Seeking Out The Worst

All black men are thugs. All white people are racist. All women are gold diggers. All police officers are power-tripping pigs. All NFL stars are wife beaters. All Christians are judgmental hypocrites. All Muslims are terrorists. All sorority girls are snobs. All frat boys are drunk horn dogs. All Republicans are greedy and anti-women. All Democrats are tree-hugging baby killers who don’t understand budgets. All politicians are liars. All state workers are lazy. All children are ungrateful brats. All unmarried fathers are deadbeats. All lawyers are dishonest.

The list goes on and on. We’ve all heard or said at least one of these at some point in our lives. The fact of the matter is none of this is true.

Unfortunately, bad experiences tend to stick around in our memories much longer than good ones. One negative encounter can cause someone to draw a conclusion about an entire group that is not representative of the majority.

Yesterday two NYPD officers were gunned down in their car in Brooklyn. A police officer in Florida was also killed overnight. I haven’t read any of the details of that yet; I just saw the headline. Because of the events lately and the violence that has been incited, it looks like it is now open season on law enforcement. That’s scary. It is scary for these men and women who have chosen a dangerous profession and scary for their families.

There is a particular police offer in West Monroe (who shall remain nameless) who has acted arrogantly toward both my sister and a good friend of mine. These two encounters were years apart, but when my sister told me the name of the officer who had given her a hard time, it was the same one who had been such a jerk to Johnathan. We always say his name with disdain. It has kind of become an ongoing joke among us. Any time we see this man’s last name, whether it has anything to do with him or not, we say it with a certain tone of voice. So that’s one jerk.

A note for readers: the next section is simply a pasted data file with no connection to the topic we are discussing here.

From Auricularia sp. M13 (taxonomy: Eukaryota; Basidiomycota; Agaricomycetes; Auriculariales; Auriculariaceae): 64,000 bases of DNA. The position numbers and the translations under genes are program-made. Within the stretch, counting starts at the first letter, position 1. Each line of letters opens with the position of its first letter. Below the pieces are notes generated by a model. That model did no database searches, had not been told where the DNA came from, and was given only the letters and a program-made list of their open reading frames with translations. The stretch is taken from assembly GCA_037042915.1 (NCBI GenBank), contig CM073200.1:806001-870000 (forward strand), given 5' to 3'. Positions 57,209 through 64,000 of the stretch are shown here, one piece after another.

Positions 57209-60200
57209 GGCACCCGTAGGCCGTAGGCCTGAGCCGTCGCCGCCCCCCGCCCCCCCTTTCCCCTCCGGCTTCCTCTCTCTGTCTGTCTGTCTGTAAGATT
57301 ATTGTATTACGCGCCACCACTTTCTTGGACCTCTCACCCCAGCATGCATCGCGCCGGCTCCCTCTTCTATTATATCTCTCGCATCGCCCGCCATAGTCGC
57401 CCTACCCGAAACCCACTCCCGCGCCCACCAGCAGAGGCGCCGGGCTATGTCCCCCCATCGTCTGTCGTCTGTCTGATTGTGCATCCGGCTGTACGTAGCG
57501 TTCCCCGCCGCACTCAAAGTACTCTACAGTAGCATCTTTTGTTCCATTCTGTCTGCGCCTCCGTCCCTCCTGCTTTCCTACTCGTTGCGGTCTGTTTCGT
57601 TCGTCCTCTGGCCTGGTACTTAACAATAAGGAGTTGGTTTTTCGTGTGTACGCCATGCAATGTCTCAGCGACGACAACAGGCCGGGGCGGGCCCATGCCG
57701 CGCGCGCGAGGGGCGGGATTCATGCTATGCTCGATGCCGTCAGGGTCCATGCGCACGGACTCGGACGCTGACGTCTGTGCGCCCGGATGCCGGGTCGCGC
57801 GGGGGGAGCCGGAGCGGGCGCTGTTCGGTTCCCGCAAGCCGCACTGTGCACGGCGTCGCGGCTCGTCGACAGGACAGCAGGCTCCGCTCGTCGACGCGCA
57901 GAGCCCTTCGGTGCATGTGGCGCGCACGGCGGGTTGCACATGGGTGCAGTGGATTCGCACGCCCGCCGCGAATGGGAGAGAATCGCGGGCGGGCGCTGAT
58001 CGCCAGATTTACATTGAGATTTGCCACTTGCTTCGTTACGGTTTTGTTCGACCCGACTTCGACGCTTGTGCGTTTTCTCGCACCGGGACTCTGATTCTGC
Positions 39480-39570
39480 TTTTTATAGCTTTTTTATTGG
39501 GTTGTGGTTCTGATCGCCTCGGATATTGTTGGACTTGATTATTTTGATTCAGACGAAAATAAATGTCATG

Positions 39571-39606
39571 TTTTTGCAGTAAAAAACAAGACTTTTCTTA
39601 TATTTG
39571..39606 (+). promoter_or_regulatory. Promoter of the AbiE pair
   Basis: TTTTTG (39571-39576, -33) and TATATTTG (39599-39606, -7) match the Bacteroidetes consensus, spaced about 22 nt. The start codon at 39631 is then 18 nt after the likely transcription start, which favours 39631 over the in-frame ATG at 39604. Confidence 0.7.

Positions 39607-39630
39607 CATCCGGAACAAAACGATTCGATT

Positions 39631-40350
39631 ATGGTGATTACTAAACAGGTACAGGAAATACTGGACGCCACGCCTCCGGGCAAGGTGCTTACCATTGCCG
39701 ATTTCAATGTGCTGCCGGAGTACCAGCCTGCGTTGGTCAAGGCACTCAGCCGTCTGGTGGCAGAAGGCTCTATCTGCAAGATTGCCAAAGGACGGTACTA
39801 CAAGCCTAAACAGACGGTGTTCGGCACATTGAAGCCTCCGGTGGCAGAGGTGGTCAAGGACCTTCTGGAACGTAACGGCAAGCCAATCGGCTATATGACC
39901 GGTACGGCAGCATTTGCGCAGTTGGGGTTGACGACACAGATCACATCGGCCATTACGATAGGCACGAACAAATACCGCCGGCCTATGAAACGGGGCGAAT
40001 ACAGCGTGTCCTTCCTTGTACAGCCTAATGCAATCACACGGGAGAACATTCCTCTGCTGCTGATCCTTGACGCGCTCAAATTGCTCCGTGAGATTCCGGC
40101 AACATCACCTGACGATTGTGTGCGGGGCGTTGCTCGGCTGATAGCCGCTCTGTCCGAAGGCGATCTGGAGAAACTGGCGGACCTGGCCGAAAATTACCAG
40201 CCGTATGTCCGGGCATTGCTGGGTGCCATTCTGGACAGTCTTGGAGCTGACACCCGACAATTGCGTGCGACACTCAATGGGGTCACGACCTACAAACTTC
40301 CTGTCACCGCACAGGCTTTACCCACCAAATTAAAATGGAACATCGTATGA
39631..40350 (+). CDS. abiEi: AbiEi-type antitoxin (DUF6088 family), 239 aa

In my Sunday School class, there are three law enforcement officers. I’ve been around the three of them enough to know they are not jerks. They’re good men. They’re gentlemen. I can’t imagine any of them acting like power-tripping pigs. So that’s three good men.

One jerk. Three good men. All cops are not power-tripping pigs. Most of them aren’t.

I, myself, have been guilty in the past of having the attitude of “I don’t like cops” because of the one jerk. I’ve since realized how ridiculous that is. I’ve gotten one speeding ticket in my life. (Yes, Mamaw Lindsay sometimes drives too fast.) The cop who pulled me over wasn’t a jerk to me. And guess what? I was speeding. I was irritated to have gotten a speeding ticket, but he was nothing but professional and I was, indeed, speeding.

When we had a crazy man in our office several months ago, barricading himself in the lobby bathroom and then climbing up through the ceiling tiles and scurrying around the attic, I was thankful for the law enforcement officers who showed up to pull him out of the ceiling, arrest him, and make our building secure again. My coworkers and I stood out in the farthest section of the parking lot while several law enforcement officers were inside the building tracking this guy down, and other law enforcement officers were stationed outside at every corner of the building in case he somehow got out and exited through a door or window. They had us covered. This man could have had a weapon on him (he didn’t) or could have been strong and physically violent (he wasn’t; he looked to be about 100 pounds soaking wet). They could have been walking into an extremely dangerous situation and they willingly did that. It’s what they do every day.